The amended policy permitted EPMHMR to accept an emergency detention from peace officers if the detainee has the ability to pay, since then placement in a private facility is possible. That means my community members whose treatment is paid from state general revenue dollars are turned away from EPMHMR and taken to a hospital emergency department, where frequently they are kept in hallways or chained to gurneys, sometimes for as much as four days. Some time later, EPMHMR sends a worker to the hospital to screen the proposed patient when informed to anticipate the opening of a bed at EPPC.

    Thomason emergency department doctors complain that many weekends they will be forced to work around as many as six detainees waiting for a bed at EPPC, some for as long as four days, when the detainees otherwise would not require emergency room health care but could be admitted directly to EPPC if there were a bed available.

    This crisis was triggered in September 2005 by the loss of funding for ten adult general revenue-funded beds at EPPC. Sixteen other general revenue-funded beds have been removed from availability due to their assignment to criminal defendants previously hospitalized in forensic facilities across the State. We are told that sometime soon there will be funding and staff for a separate forensic unit at EPPC, but even if that comes to pass, in the mean time our community members in crisis are not being served by EPMHMR citing a lack of beds at EPPC.

    The loss of access to almost half EPPC's general revenue-funded adult beds has had a direct, adverse impact on local law enforcement, corrections, private hospitals, and Thomason, deflecting limited resources from each of these agency's primary role in order to ameliorate the reduction or cessation of services through EPMHMR and EPPC.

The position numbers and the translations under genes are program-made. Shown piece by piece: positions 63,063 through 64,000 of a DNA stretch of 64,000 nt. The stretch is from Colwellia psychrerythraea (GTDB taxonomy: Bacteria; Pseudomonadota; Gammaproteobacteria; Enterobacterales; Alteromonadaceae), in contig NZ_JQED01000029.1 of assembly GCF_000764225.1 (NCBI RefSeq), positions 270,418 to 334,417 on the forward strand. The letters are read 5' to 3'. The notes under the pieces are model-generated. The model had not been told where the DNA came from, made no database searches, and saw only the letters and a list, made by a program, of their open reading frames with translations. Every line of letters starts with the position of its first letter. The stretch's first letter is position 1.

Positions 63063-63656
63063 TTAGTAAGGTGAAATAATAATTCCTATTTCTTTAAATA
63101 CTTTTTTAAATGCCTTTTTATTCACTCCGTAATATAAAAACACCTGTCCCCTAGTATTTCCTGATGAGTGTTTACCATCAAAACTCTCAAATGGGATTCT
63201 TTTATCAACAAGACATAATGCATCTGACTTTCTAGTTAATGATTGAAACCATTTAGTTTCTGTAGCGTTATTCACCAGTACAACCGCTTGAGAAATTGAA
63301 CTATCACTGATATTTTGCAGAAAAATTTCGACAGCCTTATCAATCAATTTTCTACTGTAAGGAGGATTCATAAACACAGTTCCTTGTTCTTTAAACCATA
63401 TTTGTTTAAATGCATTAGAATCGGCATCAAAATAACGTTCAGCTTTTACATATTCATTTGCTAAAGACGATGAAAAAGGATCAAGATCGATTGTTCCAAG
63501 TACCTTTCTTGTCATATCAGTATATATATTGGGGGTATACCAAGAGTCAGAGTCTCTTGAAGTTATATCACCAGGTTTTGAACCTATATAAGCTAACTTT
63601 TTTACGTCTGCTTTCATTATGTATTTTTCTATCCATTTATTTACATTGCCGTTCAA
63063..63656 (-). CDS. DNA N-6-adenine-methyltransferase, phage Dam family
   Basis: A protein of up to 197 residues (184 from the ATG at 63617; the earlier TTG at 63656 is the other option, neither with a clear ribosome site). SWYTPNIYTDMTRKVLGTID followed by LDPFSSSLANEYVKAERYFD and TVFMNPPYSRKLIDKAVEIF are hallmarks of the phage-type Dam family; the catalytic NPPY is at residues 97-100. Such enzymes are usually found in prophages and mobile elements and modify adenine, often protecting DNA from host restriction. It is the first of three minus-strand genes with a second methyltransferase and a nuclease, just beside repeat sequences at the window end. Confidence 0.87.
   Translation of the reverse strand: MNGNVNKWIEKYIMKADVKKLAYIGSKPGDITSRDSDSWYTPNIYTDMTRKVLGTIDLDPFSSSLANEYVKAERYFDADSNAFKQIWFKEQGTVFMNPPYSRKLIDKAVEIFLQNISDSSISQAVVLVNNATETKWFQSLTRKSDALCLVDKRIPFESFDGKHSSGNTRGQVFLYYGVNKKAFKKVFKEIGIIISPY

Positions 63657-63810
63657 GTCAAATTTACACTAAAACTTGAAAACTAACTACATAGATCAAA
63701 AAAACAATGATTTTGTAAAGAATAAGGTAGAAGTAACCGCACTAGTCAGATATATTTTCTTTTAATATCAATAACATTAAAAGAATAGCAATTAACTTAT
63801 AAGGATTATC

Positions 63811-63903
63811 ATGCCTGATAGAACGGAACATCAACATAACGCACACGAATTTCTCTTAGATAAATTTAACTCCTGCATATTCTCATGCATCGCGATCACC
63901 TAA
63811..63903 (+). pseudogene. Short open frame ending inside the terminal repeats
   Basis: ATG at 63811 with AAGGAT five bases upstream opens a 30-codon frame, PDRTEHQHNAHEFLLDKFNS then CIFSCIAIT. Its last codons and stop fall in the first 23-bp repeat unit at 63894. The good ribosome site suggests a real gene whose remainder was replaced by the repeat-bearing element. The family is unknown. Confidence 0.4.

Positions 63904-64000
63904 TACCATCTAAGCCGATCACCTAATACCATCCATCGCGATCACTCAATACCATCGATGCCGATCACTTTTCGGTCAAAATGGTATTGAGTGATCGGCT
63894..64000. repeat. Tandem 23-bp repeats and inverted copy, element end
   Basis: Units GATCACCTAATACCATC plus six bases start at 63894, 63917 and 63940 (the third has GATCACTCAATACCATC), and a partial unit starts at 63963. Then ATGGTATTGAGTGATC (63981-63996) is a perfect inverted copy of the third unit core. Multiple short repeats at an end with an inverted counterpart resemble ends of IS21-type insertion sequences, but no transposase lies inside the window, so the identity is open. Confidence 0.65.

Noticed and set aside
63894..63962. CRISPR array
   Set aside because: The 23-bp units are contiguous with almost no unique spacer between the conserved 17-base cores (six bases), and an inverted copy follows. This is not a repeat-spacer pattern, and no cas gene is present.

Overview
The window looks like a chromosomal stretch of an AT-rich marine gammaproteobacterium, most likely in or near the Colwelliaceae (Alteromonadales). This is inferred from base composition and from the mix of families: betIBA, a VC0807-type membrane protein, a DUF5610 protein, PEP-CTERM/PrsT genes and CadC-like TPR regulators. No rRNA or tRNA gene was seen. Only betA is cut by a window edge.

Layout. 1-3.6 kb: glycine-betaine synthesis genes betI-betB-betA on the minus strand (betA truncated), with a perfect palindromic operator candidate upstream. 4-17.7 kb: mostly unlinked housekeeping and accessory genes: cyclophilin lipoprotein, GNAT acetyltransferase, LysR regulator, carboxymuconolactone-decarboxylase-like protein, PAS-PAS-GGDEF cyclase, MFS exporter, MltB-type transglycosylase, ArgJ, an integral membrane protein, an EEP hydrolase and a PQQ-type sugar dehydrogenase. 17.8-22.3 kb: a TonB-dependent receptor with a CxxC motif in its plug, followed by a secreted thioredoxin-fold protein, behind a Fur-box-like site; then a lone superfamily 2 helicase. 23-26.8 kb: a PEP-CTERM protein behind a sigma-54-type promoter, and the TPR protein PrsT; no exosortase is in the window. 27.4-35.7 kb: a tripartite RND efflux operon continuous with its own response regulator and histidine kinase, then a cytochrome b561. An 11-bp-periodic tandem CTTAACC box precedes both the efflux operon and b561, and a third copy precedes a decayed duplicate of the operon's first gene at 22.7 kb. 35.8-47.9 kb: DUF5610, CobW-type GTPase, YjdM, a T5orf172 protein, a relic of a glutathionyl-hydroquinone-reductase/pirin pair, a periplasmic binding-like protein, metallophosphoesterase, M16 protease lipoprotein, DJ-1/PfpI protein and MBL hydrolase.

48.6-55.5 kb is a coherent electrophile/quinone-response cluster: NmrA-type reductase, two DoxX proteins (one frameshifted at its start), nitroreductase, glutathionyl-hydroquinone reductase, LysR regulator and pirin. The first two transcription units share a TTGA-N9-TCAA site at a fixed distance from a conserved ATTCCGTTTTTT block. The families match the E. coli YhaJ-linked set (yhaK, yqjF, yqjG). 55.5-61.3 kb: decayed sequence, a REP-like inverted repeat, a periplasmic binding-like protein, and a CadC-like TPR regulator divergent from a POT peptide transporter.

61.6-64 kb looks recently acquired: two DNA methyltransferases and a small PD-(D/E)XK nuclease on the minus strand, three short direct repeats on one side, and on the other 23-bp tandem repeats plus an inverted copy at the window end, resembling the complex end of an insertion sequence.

Not surprisingly, peace officers have reverted to prior common practice of coming up with some articulable criminal charge in order to justify removing an individual from the immediate crisis.

    Individuals an officer or judge has already assessed as presenting an immediate and serious risk of harm to self or to others, or as so severely deteriorated that they are incapable of living safely at liberty due to their inability to take care of their basic daily needs, are then taken to jail for their own protection as well as the safety of others or else dropped at the homeless shelter.

    This drastic response, documented to my office by one of the EPPD Commanders, was predictable, particularly when hospital emergency departments turned away people on emergency detention when there was no need for actual emergency medical care other than psychiatric screening and assessment.

    The current EPMHMR "overflow' policy obligates the Crisis and Intake Unit to inform police dispatch when open beds at EPPC permit EPMHMR to "accept" emergency detentions. EPMHMR has reported to an IFTF subcommittee that since September of 2005, they have been "open" to emergency detentions no more than a handful of days.

    Consequently, for almost half a year, El Paso residents without insurance or other means of payment have not had meaningful and timely access to crisis intervention, screening, and assessment.

    Since EPPC accepts commitments from across Texas, an open bed might not be still available by the time EPMHMR can get a waiting detainee from the hospital emergency department to EPPC for admission, according to reports to IFTF.

    Another impact seen by my office and the probate court is that the extreme pressure put on doctors to release patients creates a revolving door syndrome. Sometimes individuals will be picked up in crisis within days or even hours of being released.

    Likewise the Court has expressed concern about tran institutionalization, another type of revolving door, with stops at the psychiatric hospital, the jail, and the homeless shelter or the streets.

    I recognize that other areas in Texas are also facing reduced access to mental health services as a direct result of priorities set in Austin and Washington. The impact in El Paso is even greater, however, due to certain demographic realities. El Paso has a disproportionate number of its citizens who live in poverty and in substandard housing [23.8%], or who are members of an ethnic minority [78.2% Mexican American].

    According to the 2001 report of the Surgeon General, U.S Department of Health and Human Services.

    Mental Health: Culture, Race, Ethnicity: A Supplement to Mental Health: A Report of the Surgeon General (hereafter CRE) Executive Summary , we in El Paso face even higher rates of mental disorder, and a higher incidence of lack of treatment.